Living Breathing Earth album coverThe second hour of "PT" is broadcast from 10-11 a.m. on South Carolina Public Radio news and music stations. It will be re-broadcast on their weekend edition, and available on the show's website for 30 days. The performance will be the Feb. 3, 2007 world premiere by The Western Piedmont Symphony; John Gordon Ross, conductor, at First Baptist Church in Hickory, North Carolina. The movements Tahuayo River at Night, Wings in Flight and Living, Breathing Earth will be aired. Warshauer writes, "The title Living, Breathing Earth came to me in contemplating the image of the rainforests as lungs of the earth. I felt our planet, alive with all variety of creatures and plants living in symbiosis with each other, breathing in and out, and the planet as a whole, pulsing with breath. I also contemplated the earth rotating through space, a spinning orb of blue and green, at just the right distance from the sun to support life, and our protective blanket of air, the atmosphere of the earth, providing the medium for our breath. Since the 2007 premiere, Climate Change has markedly worsened, with the balance of Earth’s “breath” more untenable. In this symphony, I honor the planet which sustains us, with the prayer that we will change our course of destruction and choose life." Read her complete notes here. The piece was recorded for Navona Records by Petr Vronsky conducting The Moravian Philharmonic for the release Living Breathing Earth (NV5842). Warshauer received music composition fellowships from the South Carolina Arts Commission in 1994 and 2006. Read more about the Columbia-based composer on her website.

Jason Rapp

Decorated #SCartists highlight new gallery exhibition

SCAC fellows, Governor's Award recipients featured

Unnamed by Edward Rice Unnamed by Edward Rice. 2019-2020. Oil. 84x42.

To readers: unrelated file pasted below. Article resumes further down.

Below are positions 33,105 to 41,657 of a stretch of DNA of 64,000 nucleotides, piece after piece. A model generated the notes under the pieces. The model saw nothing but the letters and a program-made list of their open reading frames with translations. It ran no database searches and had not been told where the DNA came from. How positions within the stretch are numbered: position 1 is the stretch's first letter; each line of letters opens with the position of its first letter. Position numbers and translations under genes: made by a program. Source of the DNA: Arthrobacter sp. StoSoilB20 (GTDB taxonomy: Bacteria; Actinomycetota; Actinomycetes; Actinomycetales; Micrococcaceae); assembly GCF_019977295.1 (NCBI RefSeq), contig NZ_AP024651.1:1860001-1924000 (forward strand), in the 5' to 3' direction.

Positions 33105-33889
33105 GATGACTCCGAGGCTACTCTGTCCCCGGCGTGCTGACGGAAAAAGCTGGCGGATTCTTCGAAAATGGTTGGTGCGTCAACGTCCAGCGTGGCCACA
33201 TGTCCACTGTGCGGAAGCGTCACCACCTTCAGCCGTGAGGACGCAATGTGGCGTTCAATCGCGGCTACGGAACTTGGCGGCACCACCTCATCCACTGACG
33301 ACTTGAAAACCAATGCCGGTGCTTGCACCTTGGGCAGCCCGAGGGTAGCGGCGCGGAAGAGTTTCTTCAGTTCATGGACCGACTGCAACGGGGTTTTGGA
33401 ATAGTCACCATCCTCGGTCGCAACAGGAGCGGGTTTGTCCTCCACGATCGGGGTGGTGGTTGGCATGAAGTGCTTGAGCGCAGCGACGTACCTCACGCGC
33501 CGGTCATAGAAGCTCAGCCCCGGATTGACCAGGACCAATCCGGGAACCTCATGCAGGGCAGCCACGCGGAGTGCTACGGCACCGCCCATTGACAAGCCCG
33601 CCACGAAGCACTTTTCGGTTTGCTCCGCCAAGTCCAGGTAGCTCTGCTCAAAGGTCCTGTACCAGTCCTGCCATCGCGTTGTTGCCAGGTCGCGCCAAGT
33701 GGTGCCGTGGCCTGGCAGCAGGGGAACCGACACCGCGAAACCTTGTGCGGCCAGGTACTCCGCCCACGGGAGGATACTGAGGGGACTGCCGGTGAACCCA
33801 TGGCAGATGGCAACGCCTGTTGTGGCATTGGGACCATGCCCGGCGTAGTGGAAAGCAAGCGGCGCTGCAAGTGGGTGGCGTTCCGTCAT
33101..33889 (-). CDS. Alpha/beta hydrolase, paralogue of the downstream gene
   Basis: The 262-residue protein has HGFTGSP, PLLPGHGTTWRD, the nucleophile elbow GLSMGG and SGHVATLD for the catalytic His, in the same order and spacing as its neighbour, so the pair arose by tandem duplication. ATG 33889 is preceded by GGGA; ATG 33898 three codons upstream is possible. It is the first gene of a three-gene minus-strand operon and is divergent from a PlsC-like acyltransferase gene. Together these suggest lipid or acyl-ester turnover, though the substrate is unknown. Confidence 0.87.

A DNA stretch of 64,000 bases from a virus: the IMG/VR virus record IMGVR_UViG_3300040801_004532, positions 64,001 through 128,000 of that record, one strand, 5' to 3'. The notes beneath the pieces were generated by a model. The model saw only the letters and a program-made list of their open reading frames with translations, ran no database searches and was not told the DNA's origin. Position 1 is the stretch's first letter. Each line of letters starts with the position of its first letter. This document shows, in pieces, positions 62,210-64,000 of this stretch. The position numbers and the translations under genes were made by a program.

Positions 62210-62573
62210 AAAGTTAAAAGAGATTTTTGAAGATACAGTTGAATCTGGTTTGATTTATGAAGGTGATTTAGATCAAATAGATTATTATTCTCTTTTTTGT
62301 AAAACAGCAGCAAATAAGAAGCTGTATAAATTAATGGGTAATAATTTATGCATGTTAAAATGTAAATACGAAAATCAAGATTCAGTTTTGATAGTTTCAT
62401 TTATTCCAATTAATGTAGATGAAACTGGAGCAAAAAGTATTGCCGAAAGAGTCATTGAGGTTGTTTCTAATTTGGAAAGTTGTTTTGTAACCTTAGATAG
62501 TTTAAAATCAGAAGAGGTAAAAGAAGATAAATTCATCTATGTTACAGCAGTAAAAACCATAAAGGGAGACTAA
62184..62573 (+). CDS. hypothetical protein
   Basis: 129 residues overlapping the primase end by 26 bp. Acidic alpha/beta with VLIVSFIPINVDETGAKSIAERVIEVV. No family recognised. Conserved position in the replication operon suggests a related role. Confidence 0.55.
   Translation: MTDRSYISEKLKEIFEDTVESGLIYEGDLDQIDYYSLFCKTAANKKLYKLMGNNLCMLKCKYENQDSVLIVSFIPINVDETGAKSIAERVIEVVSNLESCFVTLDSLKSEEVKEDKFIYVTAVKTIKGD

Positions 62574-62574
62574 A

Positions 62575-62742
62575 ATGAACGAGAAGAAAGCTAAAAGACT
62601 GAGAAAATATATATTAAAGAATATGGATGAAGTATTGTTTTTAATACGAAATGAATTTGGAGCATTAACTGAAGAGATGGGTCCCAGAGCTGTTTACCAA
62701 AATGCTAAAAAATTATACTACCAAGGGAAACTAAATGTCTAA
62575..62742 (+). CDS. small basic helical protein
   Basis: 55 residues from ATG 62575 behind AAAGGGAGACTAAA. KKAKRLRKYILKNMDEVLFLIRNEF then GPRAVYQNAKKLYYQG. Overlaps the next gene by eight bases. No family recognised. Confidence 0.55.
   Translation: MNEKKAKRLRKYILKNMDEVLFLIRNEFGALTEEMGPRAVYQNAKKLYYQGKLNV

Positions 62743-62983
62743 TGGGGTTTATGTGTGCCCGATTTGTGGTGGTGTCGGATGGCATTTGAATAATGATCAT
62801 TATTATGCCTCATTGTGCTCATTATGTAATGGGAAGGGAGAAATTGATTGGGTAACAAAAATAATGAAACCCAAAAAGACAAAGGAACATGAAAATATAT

What's going on? What does it mean? What's next? What really matters?

These are questions asked by Hampton III Gallery at its new exhibition, In Times Like These, which runs July 9 through August 29, 2020. From the gallery:

As our world changes, artists continue to create and explore through visual language. In Times Like These is an exhibition that allows the viewer to enter into the personal space of 20 Hampton III Gallery artists.These artworks were created from March through June 2020. All are on display in the center gallery. Visitors are welcome to view the exhibition during regular hours. Social distancing will be observed and masks are required during this time. 

Featured among the 20 Southern artists in the exhibition are several from South Carolina represented by the gallery, including recipients of two of the South Carolina Arts Commission's highest honors: individual artist fellowships or the Governor's Arts Award.

SCAC Fellows

  • Alice Ballard
  • Dr. Philip Mullen
  • Edward Rice

Governor's Award recipients

  • Jeanet Dreskin
  • Dr. Philip Mullen
  • Edward Rice
  • Tom Stanley
  • Dr. Leo Twiggs
Hampton III Gallery is itself a 2019 recipient of the Governor's Arts Award.
Going? Hampton III Gallery is located outside Greenville in Taylors at 3110 Wade Hampton Blvd., Suite 10. Gallery hours are Tuesday-Friday from 1-5 p.m. and Saturday from 10 a.m. to 5 p.m. and other times by appointment. Free.